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11th. FINA World Championships

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Montreal - Chelsea Davis of the United States was taken to hospital after cracking her head on the diving board during the preliminary round of three-metre springboard event at the world swimming championships on Friday.

Davis was taken to the on-site medical centre and immediately transferred to a Montreal hospital.

Jacob Gamache, a diving communications assistant, said Davis was conscious when she was taken from the pool.

It was the first major international competition for the promising teenager whose best result to date is a fourth in the three-metre synchronised event at the FINA grand prix.

Here's a picture - it's nasty http://za.today.reuters.com/genImag....ze=full

:( so sad

The 17-year-old struck the board and then tumbled into the pool. She lay motionless face down in water with blood streaming from her nose as coaches jumped in to her assistance.

The story makes the incident sound more serious than it was.  She wasn't really ever "motionless" or "face down."  Her coach had her out of the water within seconds.  It did not appear that she was knocked out.

It was reported on CBC tonight that she had three stitches and should be out of hospital by tomorrow.

I was nasty looking though...she's pretty lucky.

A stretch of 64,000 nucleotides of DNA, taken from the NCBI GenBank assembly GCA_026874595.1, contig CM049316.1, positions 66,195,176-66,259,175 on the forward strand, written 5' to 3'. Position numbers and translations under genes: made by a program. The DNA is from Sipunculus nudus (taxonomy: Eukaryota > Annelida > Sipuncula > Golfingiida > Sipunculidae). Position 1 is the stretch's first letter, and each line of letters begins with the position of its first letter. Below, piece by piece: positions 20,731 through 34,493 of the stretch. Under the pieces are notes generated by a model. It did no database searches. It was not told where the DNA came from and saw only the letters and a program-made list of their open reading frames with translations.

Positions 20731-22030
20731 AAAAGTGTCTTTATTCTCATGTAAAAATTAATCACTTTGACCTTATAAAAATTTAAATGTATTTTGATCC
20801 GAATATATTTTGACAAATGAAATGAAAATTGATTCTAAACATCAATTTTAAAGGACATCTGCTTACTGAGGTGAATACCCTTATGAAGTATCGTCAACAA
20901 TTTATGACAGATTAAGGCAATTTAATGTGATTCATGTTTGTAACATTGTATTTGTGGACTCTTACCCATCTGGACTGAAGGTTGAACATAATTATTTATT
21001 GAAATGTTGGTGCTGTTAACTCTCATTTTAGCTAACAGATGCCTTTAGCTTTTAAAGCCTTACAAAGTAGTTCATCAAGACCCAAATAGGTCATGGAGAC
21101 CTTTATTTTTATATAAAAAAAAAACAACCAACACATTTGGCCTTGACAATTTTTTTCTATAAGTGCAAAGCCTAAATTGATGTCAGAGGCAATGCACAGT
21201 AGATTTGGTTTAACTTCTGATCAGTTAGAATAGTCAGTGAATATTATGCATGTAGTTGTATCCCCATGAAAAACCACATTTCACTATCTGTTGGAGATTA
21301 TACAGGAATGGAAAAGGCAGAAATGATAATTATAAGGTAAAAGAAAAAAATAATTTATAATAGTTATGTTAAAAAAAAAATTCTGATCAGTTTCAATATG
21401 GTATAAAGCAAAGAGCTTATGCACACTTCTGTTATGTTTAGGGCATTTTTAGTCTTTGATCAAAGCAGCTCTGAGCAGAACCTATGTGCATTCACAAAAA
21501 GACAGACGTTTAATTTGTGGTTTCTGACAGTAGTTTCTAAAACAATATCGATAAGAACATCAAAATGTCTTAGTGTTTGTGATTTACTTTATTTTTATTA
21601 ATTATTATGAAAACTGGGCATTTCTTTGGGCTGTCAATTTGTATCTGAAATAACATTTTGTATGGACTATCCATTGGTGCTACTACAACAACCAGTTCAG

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Phelps stumbles, Canadians shine at aquatic worlds

American swimming star Michael Phelps suffered a shocking defeat and two Canadian records fell during the opening day of swimming at the world aquatic championships Sunday in Montreal.

Phelps, who captured six gold medals at the 2004 Athens Olympics, remarkably failed to advance past the preliminary stage in the men's 400-metre freestyle Sunday.

The surprising result ended Phelps's quest to win eight world championship medals in Montreal.

"Not the way I wanted to start off," Phelps told the Associated Press. "It's pretty disappointing. I felt good in the warmup, but then in the race, it wasn't there."

The disappointment experienced by Phelps was a stark contrast to the buzz generated by the Canadian swimmers.

Brittany Reimer, 17, of Surrey, B.C., set a national record in the women's 400 freestyle and was the top qualifier for Sunday evening's final.

Reimer's time of four minutes 8.28 seconds slashed 1.06 seconds off her own mark set at the 2003 world championships in Barcelona.

"I'm so happy I'm almost in tears," said Reimer. "I touched the wall and I was shocked to see I was that fast. I haven't been that fast in two years."

The Canadian men's 4x100 relay team of Yannick Lupien, Rick Say, Mike Mintenko and Brent Hayden also advanced to a final later Sunday in record time. Canada finished in 3:16.80, beating the old record set by the same foursome at the 2003 world championships.

The Canadian squad posted the second-fastest qualifying time behind the U.S.